by Michael Poore
women at elite colleges and universities see the ads all the time:
WANTED: egg donor, tall, attractive, athletic, good health, under
age 26, SAT scores above 1,300, compensation $5,000. A very
attractive offer for a busy, cash-strapped college student. At more
prestigious schools—Harvard, Yale, or Brown—the offering price can
range from $15,000 to $60,000 per donor cycle. A few years ago an ad
ran in the Stanford Daily offering $100,000.
Students are not the only respondents to such ads. A recent article
in USA Today describes a Virginia attorney who received
$7,500 for her first donation of fifteen eggs, and she expects to
receive another $7,500 for a second cycle. This money will be used
to help pay off her $175,000 college debt. Women with families also
sell their eggs. Whether a working mother or stay-at-home mom, these
women have a track record—they have already produced children with
so, the attorney and the Ivy League grad student may have an
advantage over the stay-at-home mom in the human egg market—a market
in which the highest prices go to those who possess the
characteristics most in demand: intelligence as demonstrated by
academic achievement, beauty, athletic ability, and a family history
of good health.
demand for eggs is not likely to decline soon. Those in search of
eggs are highly motivated, often desperate. Many are career women
who delayed having children and are now in their late thirties,
forties, and even fifties. At this age, the risk of genetic defects
for children born with their own eggs has risen dramatically, and
purchasing younger, healthier eggs is a solution.
buying and selling of human eggs—although thinly disguised as
compensation for time and trouble—is controversial. Should women
sell their eggs? Should they be allowed to sell their eggs? Yes,
according to the libertarian thinking that dominates the fertility
industry: Consenting adults should be able to do whatever they want
with their bodies as long as no one else is harmed. However, the
mental, medical, moral, and social dimensions of egg donation are
not that cut-and-dried.
RATIONALIZING AWAY HER EGGS
Derek, a Swedish journalism student studying in the United States,
discovered many of the hazards of egg donation the hard way.
Desperate for cash and looking for a job, she came across an ad in
the Washington Post offering $3,500 for an egg donor.
first, she was repulsed by the idea: “If I donated my eggs to a
woman—or sold actually—I would become the mother to that woman’s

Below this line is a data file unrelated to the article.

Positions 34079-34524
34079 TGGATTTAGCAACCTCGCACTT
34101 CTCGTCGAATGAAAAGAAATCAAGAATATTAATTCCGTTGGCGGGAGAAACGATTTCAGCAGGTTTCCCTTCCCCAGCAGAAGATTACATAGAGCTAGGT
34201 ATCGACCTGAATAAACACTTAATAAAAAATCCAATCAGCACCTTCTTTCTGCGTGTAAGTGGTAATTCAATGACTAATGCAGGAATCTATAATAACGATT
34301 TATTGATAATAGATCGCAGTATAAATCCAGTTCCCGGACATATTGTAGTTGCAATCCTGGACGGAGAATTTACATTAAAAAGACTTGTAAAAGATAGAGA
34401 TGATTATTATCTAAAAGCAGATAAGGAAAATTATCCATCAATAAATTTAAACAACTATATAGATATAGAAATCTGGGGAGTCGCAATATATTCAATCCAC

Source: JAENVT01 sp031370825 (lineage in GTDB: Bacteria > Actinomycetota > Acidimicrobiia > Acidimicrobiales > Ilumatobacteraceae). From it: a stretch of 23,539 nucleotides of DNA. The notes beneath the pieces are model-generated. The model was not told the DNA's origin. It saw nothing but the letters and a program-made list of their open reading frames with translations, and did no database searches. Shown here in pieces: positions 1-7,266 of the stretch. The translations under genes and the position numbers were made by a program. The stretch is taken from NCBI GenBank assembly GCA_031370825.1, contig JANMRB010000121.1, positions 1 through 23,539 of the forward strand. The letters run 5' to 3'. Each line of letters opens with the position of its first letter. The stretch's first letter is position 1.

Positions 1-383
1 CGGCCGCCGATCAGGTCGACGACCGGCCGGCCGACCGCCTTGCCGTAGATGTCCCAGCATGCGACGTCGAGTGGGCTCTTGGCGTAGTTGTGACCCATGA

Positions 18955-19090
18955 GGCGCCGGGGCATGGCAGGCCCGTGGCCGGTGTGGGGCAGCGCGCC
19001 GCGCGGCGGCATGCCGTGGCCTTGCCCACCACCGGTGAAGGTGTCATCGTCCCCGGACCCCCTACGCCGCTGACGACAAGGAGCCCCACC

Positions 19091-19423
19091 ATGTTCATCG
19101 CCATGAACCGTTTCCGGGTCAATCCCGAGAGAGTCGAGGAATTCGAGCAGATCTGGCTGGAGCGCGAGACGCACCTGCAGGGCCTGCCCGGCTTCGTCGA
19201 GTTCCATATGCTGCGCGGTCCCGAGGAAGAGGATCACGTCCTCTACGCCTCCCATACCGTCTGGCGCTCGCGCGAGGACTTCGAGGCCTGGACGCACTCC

child, wouldn’t I?” But her desperation soon led to a host of
rationalizations. It would not be the same as giving away a child.
It would be like giving away a cell, the same as giving someone a
hair. It could not be her child since it would not be in her womb
nine months. The real mother is the woman who raises the child, not
the one who only contributes her genetic material.
end, she started selling her body, a few eggs at a time. After all,
why wait tables if you can get thousands of dollars by becoming an
the beginning, Julia knew that “donation” was not donation. No one
would provide eggs without compensation for the considerable time
and trouble—physical exams, daily hormone injections, frequent blood
tests to monitor hormone levels, and ultrasounds to track
development of the eggs. Then, there’s the small chance that
fertility drugs, used to stimulate the ovaries to produce multiple
eggs, could lead to serious complications, sterility, or even death.
This time-consuming process takes about four weeks and is completed
by minor surgery, during which the
ripened eggs are suctioned from the follicles of the woman’s
these burdens and risks were not enough to discourage Julia from
donating repeatedly, sometimes providing thirty eggs per cycle—all
chronicled in her book Confessions of a Serial Egg Donor. Her
lifestyle and dreams demanded an income well beyond what she could
earn as a physical fitness trainer. Living off “egg money” became a
way of life.
Julia’s donor career came to a traumatic halt with her twelfth donor
cycle. “Another Visit in Hell” is the chapter in which she describes
the consequences of a serious hormone imbalance that took months to
correct—deep depression, severe headaches, prolonged periods of
weeping, and suicidal thoughts. Help came from a reputable
gynecologist who provided proper medical care and a six-month